Relaxing sailing vacation on beaches of the BVI
Starting point: Scrub Island
About: The British Virgin Islands (BVI) is a British overseas territory in the Caribbean, located sixty miles east of Puerto Rico and a few miles north of the US Virgin Islands. The Atlantic Ocean lies to the north of the BVI, and the Caribbean Sea lies to the south.
The BVI is comprised of 60 islands and cays with approximately 27 that are inhabited. There are four main islands: Tortola, Virgin Gorda, Anegada, and Jost Van Dyke. Every island on BVI has its own character and charm.
Most of the islands in the BVI are volcanic in origin and mountainous with lush terrain with the exception of Anegada. With a terrain of limestone and coral, Anegada lies at the northeastern edge of the BVI archipelago. Each island captures a view of the surrounding seascape.
Scrub Island of the British Virgin Islands in the Caribbean is a part of the Lesser Antilles and home to the Scrub Island Resort where you will spend your first day and start your sailing adventure in the morning.
Virgin Gorda is the third-largest BVI island. Spring Bay, located on the southwestern coast of Virgin Gorda, offers crystal clear waters and golden sand for all varieties of beachgoers.
Because of its location bordering the populated Baths on the island, the beach is a nice alternative to the massive crowds and for fun, you can easily access it by swimming from The Baths.
The giant boulders line the beach and there are excellent swimming and snorkeling opportunities for novices and professionals alike.
The island Anegada is the second-largest island in the BVI group, it also has around300 residents and is a perfect choice for those looking for seclusion.
The Setting Point is Anegada’s only mooring point. Due to its convenient location close to the arriving sailors, many hotels and restaurants have established their place of business here.
The British Virgin Islands has no shortage of shellfish, and it’s one of the territory’s most iconic foods.
One of the few remaining privately-owned islands in its part of the world, Guana has seven white powder-sand beaches and 850 acres of tropical forest, mountains, hills, and valleys.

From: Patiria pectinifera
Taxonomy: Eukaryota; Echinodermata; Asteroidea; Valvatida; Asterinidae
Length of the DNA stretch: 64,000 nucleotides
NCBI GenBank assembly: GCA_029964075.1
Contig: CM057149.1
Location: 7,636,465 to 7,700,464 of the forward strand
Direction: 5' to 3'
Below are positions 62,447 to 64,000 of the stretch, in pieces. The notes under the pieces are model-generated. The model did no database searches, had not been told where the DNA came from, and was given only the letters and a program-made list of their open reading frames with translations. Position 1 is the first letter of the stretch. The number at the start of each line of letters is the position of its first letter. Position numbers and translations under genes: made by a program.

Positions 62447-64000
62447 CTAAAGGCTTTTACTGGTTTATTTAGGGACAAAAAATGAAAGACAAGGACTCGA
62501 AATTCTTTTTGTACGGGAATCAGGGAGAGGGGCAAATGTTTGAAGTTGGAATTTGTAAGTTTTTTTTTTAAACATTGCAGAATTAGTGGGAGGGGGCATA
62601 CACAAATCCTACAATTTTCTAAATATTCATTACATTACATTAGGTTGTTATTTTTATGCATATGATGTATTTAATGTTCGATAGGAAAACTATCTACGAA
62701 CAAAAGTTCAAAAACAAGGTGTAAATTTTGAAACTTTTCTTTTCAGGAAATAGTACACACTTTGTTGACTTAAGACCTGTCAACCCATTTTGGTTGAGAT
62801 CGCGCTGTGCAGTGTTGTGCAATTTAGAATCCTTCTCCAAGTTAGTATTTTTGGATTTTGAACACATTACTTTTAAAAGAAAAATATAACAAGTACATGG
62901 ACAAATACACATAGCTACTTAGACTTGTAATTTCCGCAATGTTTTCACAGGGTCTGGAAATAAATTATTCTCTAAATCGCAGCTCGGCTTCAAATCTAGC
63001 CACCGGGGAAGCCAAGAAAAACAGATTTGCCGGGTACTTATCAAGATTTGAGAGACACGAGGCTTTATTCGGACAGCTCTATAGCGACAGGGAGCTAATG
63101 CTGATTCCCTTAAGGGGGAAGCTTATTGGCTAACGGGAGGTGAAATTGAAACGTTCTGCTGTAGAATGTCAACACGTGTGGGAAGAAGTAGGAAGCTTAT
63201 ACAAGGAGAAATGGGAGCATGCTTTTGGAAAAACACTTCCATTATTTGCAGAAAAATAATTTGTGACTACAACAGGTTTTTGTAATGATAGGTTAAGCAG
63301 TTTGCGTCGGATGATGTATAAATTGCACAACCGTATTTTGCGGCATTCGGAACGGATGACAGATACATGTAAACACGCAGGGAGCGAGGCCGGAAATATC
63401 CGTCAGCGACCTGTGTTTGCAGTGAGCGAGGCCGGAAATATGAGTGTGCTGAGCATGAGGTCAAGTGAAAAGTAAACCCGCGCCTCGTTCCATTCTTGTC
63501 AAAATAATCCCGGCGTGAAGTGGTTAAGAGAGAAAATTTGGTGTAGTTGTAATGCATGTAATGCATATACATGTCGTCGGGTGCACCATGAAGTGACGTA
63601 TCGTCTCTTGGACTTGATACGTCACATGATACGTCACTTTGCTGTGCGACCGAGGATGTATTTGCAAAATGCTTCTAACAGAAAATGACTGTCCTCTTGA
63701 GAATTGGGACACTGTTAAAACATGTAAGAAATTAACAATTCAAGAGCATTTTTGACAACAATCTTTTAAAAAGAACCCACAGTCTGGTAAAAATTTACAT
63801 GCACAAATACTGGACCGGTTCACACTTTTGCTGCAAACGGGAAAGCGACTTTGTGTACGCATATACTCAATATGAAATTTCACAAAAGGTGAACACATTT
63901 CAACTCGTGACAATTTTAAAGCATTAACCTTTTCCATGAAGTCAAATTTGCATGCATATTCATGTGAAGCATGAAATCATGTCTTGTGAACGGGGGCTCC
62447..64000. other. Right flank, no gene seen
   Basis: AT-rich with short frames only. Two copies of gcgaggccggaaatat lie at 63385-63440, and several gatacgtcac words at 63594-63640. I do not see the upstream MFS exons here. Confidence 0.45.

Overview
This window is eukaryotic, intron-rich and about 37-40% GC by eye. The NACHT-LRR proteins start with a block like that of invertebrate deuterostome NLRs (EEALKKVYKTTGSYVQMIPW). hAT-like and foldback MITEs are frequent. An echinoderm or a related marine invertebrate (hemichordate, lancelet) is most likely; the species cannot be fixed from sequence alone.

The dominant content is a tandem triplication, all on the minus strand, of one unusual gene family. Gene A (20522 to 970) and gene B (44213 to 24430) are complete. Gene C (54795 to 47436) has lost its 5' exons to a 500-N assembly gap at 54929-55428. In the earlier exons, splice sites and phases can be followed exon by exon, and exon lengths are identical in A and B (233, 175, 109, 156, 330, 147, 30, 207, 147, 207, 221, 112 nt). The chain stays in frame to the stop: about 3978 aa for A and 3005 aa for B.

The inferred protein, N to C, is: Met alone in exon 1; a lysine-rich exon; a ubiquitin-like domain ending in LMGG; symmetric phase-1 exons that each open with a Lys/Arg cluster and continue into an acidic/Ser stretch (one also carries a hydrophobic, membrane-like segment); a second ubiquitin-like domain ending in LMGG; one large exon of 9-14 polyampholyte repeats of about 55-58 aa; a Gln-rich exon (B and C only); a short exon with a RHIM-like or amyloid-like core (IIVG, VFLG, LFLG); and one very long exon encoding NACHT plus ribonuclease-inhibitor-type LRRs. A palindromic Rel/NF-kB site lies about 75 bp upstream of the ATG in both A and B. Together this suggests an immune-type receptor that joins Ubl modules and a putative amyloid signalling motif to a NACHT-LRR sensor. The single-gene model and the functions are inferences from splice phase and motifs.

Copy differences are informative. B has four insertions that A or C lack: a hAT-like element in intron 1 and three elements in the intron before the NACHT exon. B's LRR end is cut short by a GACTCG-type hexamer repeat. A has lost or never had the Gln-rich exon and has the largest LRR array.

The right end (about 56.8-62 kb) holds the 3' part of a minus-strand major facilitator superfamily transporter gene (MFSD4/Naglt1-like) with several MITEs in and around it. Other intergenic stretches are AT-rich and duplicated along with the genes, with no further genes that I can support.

The private island getaway, home to 18 suites, has long been a rarefied, in-the-know retreat, renowned for its natural beauty, its commitment to local and organic sourcing, and its pristine beaches.
Jost Van Dyke is the idealized destination that everyone imagines when they think of a quiet island in the Caribbean.
Between the beautiful scenery and the crystalline waters, sailing around Jost Van Dyke is something that is hard to replicate, so don’t even try.
White Bay Beach’s long stretch of white sand is protected by a great snorkeling reef and is dotted with award-winning beach bars.
Definitely try our snorkeling while you’re there, whether you’re a beginner or expert snorkeler, there are things to see!
Peter Island is a 720-hectare private island located in the British Virgin Islands. It is about 5 miles south-west from Road Town, Tortola.
Norman Island is an island at the southern tip of the British Virgin Islands archipelago. Norman Island is a well-known destination for cruisers and other tourists because of three water-level caves at the base of cliffs just outside the western edge of the Bight.
The caves are ideal for snorkeling, and, if one goes deep enough into the cliffs, darkness makes the experience like a night dive.
Cooper Island, formerly known as Bergen Island under Sweden-Norway administration until 1905 is a small island of the British Virgin Islands in the Caribbean. There are five privately owned properties on the island, plus a small beach club resort.